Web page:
Tue | Oct 17, 2023 | 4:22 AM PDT

In the wake of the recent 23andMe data breach that impacted millions of customers, new legal action is now being pursued against the genetic testing company. Four class action lawsuits were filed in the past week on behalf of 23andMe users whose personal and health data was compromised in the breach.

The first suit was filed on October 9th in California federal court. The complaint alleges negligence, invasion of privacy, breach of contract, and other claims against 23andMe for failing to properly secure customer data. It states that hackers who exploited recycled credentials accessed names, birthdates, ancestry results, photos, locations, and other sensitive information.

A second class action was filed on October 11th, also in California. The allegations echo those of the first case—that 23andMe did not adequately safeguard private customer data, leading to the breach. The complaint asserts additional claims, including breach of implied contract, unjust enrichment, and violations of California privacy laws.

Two other lawsuits were also filed (Andrizzi and Lamons), though they all criticize 23andMe's notification of the breach as deficient, lacking key details on the timeline, the extent of accessed data, and how the hack occurred in the first place. They also allege that 23andMe has not offered victims any credit monitoring or identity protections following the breach.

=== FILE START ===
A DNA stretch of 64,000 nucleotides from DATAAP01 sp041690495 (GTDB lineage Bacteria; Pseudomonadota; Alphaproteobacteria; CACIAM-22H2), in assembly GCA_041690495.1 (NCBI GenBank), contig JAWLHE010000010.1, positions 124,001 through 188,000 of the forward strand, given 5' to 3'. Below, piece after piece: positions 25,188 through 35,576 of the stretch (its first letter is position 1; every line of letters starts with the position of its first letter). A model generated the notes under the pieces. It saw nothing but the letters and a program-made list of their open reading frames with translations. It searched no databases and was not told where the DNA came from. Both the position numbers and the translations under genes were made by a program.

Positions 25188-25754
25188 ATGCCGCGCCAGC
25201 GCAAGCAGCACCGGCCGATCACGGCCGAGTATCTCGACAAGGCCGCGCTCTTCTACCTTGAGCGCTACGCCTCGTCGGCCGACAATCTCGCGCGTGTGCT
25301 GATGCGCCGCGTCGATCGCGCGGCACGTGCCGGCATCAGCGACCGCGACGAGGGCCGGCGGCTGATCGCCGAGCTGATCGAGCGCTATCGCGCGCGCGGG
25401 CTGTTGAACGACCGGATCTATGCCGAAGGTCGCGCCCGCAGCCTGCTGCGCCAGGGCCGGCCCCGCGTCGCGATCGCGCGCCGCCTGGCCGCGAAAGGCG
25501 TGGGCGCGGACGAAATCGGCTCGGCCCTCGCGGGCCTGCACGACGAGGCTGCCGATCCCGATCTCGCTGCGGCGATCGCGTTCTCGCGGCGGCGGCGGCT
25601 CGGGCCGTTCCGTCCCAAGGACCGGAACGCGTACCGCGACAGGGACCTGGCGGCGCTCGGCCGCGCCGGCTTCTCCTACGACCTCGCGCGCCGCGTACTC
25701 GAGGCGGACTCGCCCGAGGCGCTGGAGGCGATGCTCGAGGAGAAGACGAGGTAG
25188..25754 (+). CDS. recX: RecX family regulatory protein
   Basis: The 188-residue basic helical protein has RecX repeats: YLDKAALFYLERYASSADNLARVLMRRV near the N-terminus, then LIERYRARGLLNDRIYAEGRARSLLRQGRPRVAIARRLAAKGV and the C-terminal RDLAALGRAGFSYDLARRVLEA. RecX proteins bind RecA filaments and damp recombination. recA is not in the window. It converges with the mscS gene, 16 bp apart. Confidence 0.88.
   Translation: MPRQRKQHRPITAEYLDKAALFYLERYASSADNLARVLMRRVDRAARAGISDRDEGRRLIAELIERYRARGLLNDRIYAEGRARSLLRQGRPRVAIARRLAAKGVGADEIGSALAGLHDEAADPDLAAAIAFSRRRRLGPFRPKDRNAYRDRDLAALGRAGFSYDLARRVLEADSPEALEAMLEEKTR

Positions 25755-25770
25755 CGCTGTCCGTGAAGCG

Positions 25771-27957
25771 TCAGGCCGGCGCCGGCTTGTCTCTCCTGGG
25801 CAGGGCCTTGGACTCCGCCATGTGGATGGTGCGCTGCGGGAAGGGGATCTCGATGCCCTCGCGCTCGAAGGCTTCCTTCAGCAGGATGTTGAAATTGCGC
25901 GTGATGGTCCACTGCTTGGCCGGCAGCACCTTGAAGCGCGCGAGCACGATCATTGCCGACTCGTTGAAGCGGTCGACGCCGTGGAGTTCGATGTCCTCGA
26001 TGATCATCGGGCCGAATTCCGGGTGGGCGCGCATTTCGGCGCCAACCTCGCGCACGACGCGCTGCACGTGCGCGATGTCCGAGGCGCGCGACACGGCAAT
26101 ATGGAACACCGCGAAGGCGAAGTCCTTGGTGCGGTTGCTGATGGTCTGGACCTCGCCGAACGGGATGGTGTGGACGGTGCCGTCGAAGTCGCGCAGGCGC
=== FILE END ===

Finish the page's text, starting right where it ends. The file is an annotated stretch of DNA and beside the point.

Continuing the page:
The suits seek various remedies, including financial compensation for victims, improved data security at 23andMe, and injunctive relief mandating reforms to prevent future incidents.

A particularly alarming aspect of the 23andMe breach is that it appears to have specifically targeted users of Ashkenazi Jewish descent. Reports indicate that profiles of nearly one million individuals with Ashkenazi heritage were compiled by the hackers and offered for sale online.

This raises serious concerns about the motivations behind the breach and how the genetic data could potentially be misused for nefarious purposes. By focusing on a particular ethnic group, the perpetrators added a troubling dimension to the data security incident.

The class action suits argue 23andMe failed in its obligations to protect all customers' personal information regardless of heritage or ethnicity. The targeting of Ashkenazi Jews further underscores the sensitivity of the genetic data entrusted to 23andMe and the harm that can ensue when such data is stolen.

23andMe previously stated it had found no evidence its own systems were breached, yet hackers exploited recycled credentials to access individual accounts. 23andMe claims to exceed industry cybersecurity standards, and has encouraged users to strengthen passwords and enable multi-factor authentication.

The pending legal action highlights the substantial fallout from the 23andMe breach, which involves highly sensitive genetic and health data. As the lawsuits progress, the proceedings will likely explore whether the company did enough to safeguard customer information and respond appropriately once the incident was discovered.

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